For Kids - Kids had to go to school in Colonial Times, but school was a bit different in each of the colonies.
New England Colonies, Public Schools: In the New England colonies, since most people lived in the towns, there were enough people to support a public school. Families helped to support the schools with firewood, money, food, produce, and fish. The children of families who could not afford to give firewood or something else to support the school and its teachers had to sit in the back of the room, as far away from heat as you could get. Kids were taught reading, writing, and arithmetic. Mostly boys attended school. Girls were taught at home.
The Middle Colonies, Church Schools: The Middle Colonies enjoyed religious tolerance, but children went to church schools rather than public schools, so they were also taught religion based on the church school they attended. If you couldn't afford to pay for your child's education, then you couldn't. Children were not treated any differently whether their parents paid for their education or not. The Middle Colonies were known as the bread basket. They grew a great deal of wheat and corn. Kids were often needed to help with the crops. So school was out during planting and harvest cycles. The Middle Colonies were different as well because both boys and girls were welcome at school. Religious teachings were very important, so girls were not left out of the educational system as they were in the other two regions.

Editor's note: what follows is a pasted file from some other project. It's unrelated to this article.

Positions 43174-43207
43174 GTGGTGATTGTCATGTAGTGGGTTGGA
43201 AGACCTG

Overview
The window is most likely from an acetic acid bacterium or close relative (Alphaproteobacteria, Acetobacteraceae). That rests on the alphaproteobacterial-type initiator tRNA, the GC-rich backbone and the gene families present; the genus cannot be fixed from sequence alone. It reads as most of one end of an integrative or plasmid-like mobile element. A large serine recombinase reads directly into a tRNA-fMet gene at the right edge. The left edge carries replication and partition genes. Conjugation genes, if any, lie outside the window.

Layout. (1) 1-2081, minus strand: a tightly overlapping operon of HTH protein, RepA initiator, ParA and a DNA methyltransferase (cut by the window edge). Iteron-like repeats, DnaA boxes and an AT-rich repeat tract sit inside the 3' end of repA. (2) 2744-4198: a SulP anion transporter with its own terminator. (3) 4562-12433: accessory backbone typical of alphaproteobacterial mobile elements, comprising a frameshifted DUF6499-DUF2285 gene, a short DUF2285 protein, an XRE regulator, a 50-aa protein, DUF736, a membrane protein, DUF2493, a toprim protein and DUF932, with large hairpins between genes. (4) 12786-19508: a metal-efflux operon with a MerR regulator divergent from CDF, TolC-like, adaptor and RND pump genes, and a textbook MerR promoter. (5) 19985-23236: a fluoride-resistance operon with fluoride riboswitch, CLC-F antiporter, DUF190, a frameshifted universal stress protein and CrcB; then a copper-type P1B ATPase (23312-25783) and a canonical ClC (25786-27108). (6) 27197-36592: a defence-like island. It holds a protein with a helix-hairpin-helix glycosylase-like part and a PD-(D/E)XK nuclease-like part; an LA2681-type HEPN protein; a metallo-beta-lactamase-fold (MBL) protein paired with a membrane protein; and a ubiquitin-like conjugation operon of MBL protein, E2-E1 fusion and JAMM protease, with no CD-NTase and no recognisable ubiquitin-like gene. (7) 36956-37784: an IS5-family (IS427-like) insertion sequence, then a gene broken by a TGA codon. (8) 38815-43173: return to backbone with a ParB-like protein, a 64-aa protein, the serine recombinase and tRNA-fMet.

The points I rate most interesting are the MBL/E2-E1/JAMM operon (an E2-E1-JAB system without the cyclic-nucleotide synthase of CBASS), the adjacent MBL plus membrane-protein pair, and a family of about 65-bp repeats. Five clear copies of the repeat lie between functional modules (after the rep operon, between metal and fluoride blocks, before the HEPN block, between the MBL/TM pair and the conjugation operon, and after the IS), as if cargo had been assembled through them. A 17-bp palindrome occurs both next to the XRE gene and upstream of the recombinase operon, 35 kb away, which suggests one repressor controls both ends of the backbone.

In the Southern Colonies, Home Schooled: In the south, there were very few towns, so there were not many schools. Some kids were sent back to England to attend school. Some had private teachers hired by their family. The big plantations had dancing masters and music teachers for the planters children. Most kids in the south were home schooled.